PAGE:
The giant Celanese textile plant that employed thousands in Rock Hill for six decades is gone. But Wednesday, Celriver Legacy Plaza was unveiled there. The site honors the men and women who worked hard at a good job to earn a decent wage.
Nobody was prouder than Marie Brady, age 85.
“Twenty-eight years I worked at the Celanese,” Brady said. “Worked my way up to supervisor. Great place to work.”
Brady was asked about Celanese workers. Her eyes shone.
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“Great people,” Brady said. “The best. I am proud to be one of them.”
Brady used a cane to walk to a sidewalk paver that had her name etched on it. The paver is set where the Celanese Celriver plant once stood, so huge that it was among the largest plants in America.
“There’s me,” she said. “I worked right here. We all did.”
The plaza is next to the YMCA at the Riverwalk residential and commercial development, which holds Rock Hill’s Giordana Velodrome and BMX track along U.S. 21 not far from the Catawba River. The Celriver plant made cellulose acetate and operated from the late 1940s until it closed in 2005. At least 5,000 people worked there over the years, three shifts a day, in an era when textiles were a main employer in the South.
Men and women, all races, all ages, worked at Celanese. They worked together and raised children together away from work and helped Rock Hill grow.
Their shoulder-to-shoulder, hard and honest labor, now is on display to remind everybody of the value of work.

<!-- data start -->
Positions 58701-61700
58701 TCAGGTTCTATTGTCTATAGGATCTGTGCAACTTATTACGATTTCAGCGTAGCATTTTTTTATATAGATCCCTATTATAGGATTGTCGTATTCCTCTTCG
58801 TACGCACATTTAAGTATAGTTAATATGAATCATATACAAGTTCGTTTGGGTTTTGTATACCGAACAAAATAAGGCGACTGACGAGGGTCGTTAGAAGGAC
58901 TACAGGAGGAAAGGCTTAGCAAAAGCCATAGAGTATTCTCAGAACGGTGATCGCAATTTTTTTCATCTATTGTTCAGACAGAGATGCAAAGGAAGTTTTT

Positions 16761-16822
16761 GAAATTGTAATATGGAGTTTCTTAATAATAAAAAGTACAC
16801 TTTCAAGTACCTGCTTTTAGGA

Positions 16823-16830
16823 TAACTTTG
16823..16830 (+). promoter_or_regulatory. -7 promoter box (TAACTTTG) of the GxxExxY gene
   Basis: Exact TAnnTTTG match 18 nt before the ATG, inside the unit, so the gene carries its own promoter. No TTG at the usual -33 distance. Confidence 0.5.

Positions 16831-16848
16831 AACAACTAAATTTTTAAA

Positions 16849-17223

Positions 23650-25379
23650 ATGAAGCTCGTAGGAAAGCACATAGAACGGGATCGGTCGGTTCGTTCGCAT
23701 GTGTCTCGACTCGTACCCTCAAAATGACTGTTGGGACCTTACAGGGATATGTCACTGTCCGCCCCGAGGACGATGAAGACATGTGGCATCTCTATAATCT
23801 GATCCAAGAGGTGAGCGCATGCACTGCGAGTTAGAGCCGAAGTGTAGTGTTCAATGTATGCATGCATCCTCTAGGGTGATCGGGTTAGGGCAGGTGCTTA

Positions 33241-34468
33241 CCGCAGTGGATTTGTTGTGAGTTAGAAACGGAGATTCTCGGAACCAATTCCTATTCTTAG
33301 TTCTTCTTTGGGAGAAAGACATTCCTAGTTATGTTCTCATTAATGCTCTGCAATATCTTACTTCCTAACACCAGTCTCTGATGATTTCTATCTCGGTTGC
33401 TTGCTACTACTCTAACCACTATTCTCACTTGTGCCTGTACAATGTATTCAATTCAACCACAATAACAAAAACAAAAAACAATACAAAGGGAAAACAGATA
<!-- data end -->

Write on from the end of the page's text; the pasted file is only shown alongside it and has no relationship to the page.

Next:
They came together Wednesday among metal sculptures.
The plaza features artwork, historic photos and other items that celebrate the blue-collar heritage of the city of Rock Hill, York County, and its people. Dozens of former workers, their descendants and relatives went to the grand opening Wednesday. Money was raised over several years to make the plaza happen, said Mack Bailey, secretary of the Celriver Legacy Project and a longtime plant worker.
Plans are underway for the project to sponsor endowed scholarships at York Technical College and Winthrop University, Bailey said.
“Honest pay for honest work,” said Harry Tune, who worked at the plant for years then came back later in life as a consultant. “This place that honors the workers and their contributions is a stunningly good idea. Celanese was here for 60 years and the people who worked here were hard working, good people.”
Bek Hemelsine, a former plant manager at Celanese, said the community of Rock Hill and the plant were intertwined for decades. Plant management and workers gave to recreation leagues, schools, civic projects, the United Way, and other causes.
“The contributions of the plant and its workers to Rock Hill was so far reaching and continues to this day,” Hemelsine said. “Celanese and its workers contributed to every part of life.”
Hemelsine said a great legacy of Celanese is that, through a good job and wage, it afforded its workers an opportunity to raise families and send children to college.
Dan Hollingsworth and his aunt, Nancy Jane Whisnant, showed the etched name on a sidewalk paver: “Jean G. Hollingsworth.”
They talked of how she came to Celanese from the North Carolina mountains to find work, then found a husband and started a family. She stayed at Celanese 41 years.
“That was her life, 41 years at this plant,” Whisnant said.
Dan Hollingsworth, Jean’s son, said his mother is ill and could not attend. But her life’s work being remembered at the Celriver Plaza, along with remembering the thousands of others honored for their toils, is a great tribute, Dan Hollingsworth said.
The plaza is steel and concrete and stone and brick. It is a tribute to the working men and women who built Rock Hill.
Want to know more?
▪ Visit the Celriver Legacy Project on Facebook at facebook.com/CelriverLegacyProject.
▪ Visit the project Web site at celriver.org.
▪ Email: firstname.lastname@example.org.
▪ Phone 803-329-2321
▪ Mail Celriver Legacy Project, P.O.Box 11134, Rock Hill, S.C. 29731.